Life is Beautiful

This post is old, so what you see here may not reflect my current opinion and mindset, certain information may be outdated, and links may be broken.

I first saw this movie in band class many years ago, but really didn’t get to pay attention because I couldn’t read the subtitles from the back. Recently, while I was subbing, I had to show that to a horde load of band classes, but I still couldn’t read the subtitles. So finally I borrowed the tape myself and watched it at home.

What a lovely film. Roberto Beningi was brilliant as Guido. I liked the beginning how it was so carefree and open. His personality, his love for life, was shown well in the first half of the movie. The way he won over the woman of his love was such a sweet scene. His comedy act was very natural. It wasn’t forced or anything and I found myself laughing at what he did.

Then in the second half, it became more dismal, but still had his humour and carefree-ness. Since he was Jew, he, his son, and his uncle was deported to the concentration camp. His wife, Dora, played by his real-life wife, wanted to come with them even if she was Italian herself.

Granted the movie didn’t show the TRUE horrors of the camp like it realistically was, but that wasn’t the point of the movie. It was shown from Guido’s and his son’s perspective. Guido wanted to his son to survive and not be depressed by anything. So he made the stay at the camp a whole game for his son. To distract him from the true situation of the camp. He told his son that they were playing a game where first prize was going to be a real tank. Joshua was a real tank fanatic, so that worked well with him.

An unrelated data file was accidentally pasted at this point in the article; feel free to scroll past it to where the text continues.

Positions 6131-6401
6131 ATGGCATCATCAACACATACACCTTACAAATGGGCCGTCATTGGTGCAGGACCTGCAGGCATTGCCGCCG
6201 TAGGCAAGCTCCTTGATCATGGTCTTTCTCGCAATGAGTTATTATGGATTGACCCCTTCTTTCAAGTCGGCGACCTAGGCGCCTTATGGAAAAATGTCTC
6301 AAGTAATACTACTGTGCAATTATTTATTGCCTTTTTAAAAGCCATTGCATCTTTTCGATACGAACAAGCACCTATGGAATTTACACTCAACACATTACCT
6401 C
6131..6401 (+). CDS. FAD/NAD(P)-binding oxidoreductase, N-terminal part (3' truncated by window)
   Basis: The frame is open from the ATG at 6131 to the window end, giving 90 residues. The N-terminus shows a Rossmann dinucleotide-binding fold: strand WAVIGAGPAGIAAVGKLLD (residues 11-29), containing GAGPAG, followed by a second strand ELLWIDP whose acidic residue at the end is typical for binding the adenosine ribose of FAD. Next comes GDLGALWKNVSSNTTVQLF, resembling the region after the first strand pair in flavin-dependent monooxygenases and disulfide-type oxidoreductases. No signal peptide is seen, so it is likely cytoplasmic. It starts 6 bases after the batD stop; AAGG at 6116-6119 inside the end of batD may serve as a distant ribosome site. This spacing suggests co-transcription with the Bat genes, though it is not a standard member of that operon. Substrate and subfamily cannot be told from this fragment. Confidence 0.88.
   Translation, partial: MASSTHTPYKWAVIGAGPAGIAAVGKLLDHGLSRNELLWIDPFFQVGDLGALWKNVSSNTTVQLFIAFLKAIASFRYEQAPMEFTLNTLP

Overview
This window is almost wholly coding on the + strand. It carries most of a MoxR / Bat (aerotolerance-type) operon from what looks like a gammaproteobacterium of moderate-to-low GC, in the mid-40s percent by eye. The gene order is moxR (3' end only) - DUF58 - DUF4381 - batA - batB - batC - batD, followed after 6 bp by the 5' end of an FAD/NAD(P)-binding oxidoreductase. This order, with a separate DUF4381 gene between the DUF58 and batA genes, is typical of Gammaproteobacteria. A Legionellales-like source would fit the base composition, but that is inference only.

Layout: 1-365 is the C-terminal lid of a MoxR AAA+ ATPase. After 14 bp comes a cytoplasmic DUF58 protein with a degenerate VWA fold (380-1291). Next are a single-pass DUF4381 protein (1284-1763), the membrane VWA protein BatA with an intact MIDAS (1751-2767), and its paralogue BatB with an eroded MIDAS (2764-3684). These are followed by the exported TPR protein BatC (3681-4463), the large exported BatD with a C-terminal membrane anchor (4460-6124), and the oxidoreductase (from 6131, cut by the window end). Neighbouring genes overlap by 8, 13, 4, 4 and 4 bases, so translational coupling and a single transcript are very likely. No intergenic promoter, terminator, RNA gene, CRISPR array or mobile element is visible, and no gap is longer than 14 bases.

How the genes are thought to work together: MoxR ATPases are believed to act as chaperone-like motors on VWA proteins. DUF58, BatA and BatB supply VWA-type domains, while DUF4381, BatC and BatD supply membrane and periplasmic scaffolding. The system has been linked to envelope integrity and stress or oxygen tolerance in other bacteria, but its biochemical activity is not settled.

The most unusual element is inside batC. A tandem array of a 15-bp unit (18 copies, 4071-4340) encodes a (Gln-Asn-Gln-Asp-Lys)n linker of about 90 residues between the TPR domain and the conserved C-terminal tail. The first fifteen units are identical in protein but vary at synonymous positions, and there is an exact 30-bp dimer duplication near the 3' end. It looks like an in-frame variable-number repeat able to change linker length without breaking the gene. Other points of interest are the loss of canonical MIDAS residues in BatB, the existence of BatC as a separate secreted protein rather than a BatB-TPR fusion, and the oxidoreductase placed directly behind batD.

It is amazing how he tried to make everything beautiful as possible. While other prisoners were feeling despair, he tried to make everything simple for his son. He even tried to keep the spirit of his wife up by doing things to remind them of their love and to let her know that he and the son were still alive.

It really was a touching film. I enjoyed it. It may seem stupid at first, but look at the underlying meaning of it. The true focus of this film is indeed beautiful.


  1. Bonwell Parker on

    This movie was so beautifully hard to watch. Especially after seeing that year’s Oscars, seeing how giddy and joyful Beningi is.

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